- Andy Katz, ESPN.com Senior Writer
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NEW YORK -- This is why Jameer Nelson was wise to come back for his senior season.
But, before recapping Friday night's opening salvo to his player of the year campaign, let's go back a few months. And, instead of a blustery New York City night inside Madison Square Garden, picture a restaurant near Rush Street in Chicago during the week of the NBA Pre-Draft Camp in June.
Nelson's cousin looks at the 6-foot point guard and asks this reporter: "Why should Nelson return to college for his senior season?"
Nelson's summer league coach and Saint Joseph's assistant Monte Ross don't answer. Nelson doesn't say a word. Is it a trick question?
After a few moments, the cousin answers his own question. He's concerned Nelson could be setting himself up for a fall. It's called "senioritis" -- and the virus spread among the 2001-02 Hawks when Nelson was just a sophomore. That St. Joe's team finished in the NIT, despite a senior-laden roster and the momentum of playing (though losing to) Stanford in the second round of the NCAA Tournament the previous year.
But, the response the cousin heard was that wouldn't happen in 2003-04, because of who was sitting next to him in the booth.
The reasons Nelson is wearing a Saint Joseph's jersey for one more season were and remain simple: Nelson can both win national player of the year honors and leave a legacy at Saint Joseph's as its best player -- ever. And, over the next four months, he can play his way into the lottery in the 2004 NBA draft. Had he risked his professional future on the four weeks or so he spent this spring testing his value, he was at best a bubble first-round pick.
Oh, and while he's at it, he can claim the national stage all to himself. Like, say, Friday night at Madison Square Garden.
Nelson's cousin, who will rename nameless for the sake of further embarrassment, may or may not have said anything to him after Saint Joseph's 73-66 victory over No. 12 Gonzaga. But it's a good bet that he was plenty proud of his relative.
"I'm not sure there will be any better point guards who will play on that court this season, save Jason Kidd (of the Nets)," said Saint Joseph's coach Phil Martelli.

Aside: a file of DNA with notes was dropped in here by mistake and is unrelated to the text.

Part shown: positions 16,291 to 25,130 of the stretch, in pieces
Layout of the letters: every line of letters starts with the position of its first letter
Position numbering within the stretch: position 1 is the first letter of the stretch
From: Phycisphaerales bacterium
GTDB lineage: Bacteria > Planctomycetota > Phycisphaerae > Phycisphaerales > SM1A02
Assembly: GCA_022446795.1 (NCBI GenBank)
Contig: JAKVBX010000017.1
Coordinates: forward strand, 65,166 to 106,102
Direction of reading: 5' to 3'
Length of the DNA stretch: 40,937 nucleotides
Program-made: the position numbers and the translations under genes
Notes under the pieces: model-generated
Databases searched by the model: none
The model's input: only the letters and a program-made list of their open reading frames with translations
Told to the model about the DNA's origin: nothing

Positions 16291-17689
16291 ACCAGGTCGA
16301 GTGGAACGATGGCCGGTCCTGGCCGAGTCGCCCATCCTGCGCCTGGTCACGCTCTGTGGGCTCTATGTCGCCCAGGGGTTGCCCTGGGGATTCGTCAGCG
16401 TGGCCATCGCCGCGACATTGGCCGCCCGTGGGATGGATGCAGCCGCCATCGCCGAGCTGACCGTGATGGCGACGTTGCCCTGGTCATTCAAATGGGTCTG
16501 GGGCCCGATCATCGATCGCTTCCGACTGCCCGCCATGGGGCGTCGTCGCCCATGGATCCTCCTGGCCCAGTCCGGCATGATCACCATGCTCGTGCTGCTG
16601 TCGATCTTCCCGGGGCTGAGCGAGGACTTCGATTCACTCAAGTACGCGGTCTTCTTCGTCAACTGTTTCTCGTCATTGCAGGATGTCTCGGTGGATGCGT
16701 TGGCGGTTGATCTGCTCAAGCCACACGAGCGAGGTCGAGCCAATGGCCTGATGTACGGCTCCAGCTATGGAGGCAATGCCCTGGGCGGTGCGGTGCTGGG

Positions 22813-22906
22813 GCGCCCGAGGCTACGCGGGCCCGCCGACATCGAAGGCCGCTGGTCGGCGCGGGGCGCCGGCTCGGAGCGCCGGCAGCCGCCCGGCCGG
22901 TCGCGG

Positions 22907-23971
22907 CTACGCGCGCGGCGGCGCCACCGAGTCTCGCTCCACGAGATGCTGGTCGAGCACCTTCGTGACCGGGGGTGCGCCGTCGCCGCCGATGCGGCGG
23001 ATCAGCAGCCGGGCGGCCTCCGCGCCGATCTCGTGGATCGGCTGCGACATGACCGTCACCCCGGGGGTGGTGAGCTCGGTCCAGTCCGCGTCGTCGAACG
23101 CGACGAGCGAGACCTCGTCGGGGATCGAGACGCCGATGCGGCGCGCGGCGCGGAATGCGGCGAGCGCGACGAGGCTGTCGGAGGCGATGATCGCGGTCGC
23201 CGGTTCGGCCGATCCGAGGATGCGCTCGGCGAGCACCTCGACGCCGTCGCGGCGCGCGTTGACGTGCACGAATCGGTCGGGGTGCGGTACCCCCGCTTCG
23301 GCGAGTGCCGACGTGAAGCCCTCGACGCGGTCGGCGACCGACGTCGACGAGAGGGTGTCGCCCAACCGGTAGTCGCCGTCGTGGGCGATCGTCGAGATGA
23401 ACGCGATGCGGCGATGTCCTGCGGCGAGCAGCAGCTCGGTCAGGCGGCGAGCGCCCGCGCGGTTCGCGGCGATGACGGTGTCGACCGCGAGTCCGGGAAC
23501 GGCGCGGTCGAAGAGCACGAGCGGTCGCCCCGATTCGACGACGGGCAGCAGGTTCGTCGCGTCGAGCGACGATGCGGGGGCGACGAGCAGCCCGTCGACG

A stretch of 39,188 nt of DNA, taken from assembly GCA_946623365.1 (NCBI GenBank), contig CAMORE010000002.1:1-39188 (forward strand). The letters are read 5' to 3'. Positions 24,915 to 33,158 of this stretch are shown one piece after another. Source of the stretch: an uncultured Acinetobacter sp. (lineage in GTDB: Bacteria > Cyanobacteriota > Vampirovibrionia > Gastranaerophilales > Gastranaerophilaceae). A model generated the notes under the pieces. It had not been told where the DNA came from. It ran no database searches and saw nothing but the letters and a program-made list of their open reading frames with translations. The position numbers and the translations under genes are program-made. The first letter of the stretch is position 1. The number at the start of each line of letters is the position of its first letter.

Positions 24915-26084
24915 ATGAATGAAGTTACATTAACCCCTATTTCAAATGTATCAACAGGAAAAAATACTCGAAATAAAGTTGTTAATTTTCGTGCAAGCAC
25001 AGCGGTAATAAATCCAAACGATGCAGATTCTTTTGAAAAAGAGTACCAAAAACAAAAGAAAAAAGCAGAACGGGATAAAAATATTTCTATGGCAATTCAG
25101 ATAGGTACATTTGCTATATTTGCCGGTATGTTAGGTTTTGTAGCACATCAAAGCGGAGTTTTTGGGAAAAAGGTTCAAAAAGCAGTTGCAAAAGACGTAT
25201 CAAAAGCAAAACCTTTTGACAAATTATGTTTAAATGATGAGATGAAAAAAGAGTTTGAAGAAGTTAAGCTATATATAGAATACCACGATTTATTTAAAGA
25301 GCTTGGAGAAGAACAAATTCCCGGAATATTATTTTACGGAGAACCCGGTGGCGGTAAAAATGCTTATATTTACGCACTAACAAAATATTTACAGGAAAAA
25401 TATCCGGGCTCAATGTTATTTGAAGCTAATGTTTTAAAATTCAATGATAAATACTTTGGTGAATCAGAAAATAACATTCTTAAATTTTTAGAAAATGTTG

When the 18th-ranked Hawks' victory over Gonzaga was complete, and Nelson's 20 points, 10 assists, eight rebounds and two steals were in the books, he hurled the ball toward the ceiling of the famed arena. The scene could have been confused for the Final Four. And whether the Hawks get to San Antonio or not, it was the beginning of what should be a remarkable year for Nelson and company.
"I wanted to take some of the pressure off the guys and be more of a leader, especially vocally,'' Nelson said. "I'm finally getting the respect when players put their hands on me. I'm getting the calls and that's a credit to my hard work.
"I couldn't have had a better six months (since the draft decision). The start of the season is great so far."
Nelson won't get many more national television appearances. This one, however, will keep him on everyone's radar until March rolls around.
"You're what college basketball is all about," Gonzaga coach Mark Few said as he put his arm around Nelson in the bowels of the Garden.
Earlier, Few said at a news conference, "There aren't many guards in the country that will drive left and throw all the way back out to the right corner and find a shooter. That's why he is so special, and he's a handful. I don't think there's anyone in the country that can handle him one-on-one.''
Washington transfer Erroll Knight tried and failed. Gonzaga's Blake Stepp, a senior and fellow Wooden preseason All-American, couldn't handle Nelson, either.
No one could, and few will be able to this season -- even once the gimmick defenses start coming at him during the Atlantic 10 season. Part of the reason is how successful Nelson is at finding the St. Joe's shooters Few is talking about.
Tyrone Barley, Pat Carroll and Nelson's backcourt running mate Delonte West were all beneficiaries. Add those wings to the inspired and much-maligned play of Saint Joseph's inside game (Dwayne Jones had six blocks and John Bryant two), and the Hawks have the balance to make a serious NCAA run.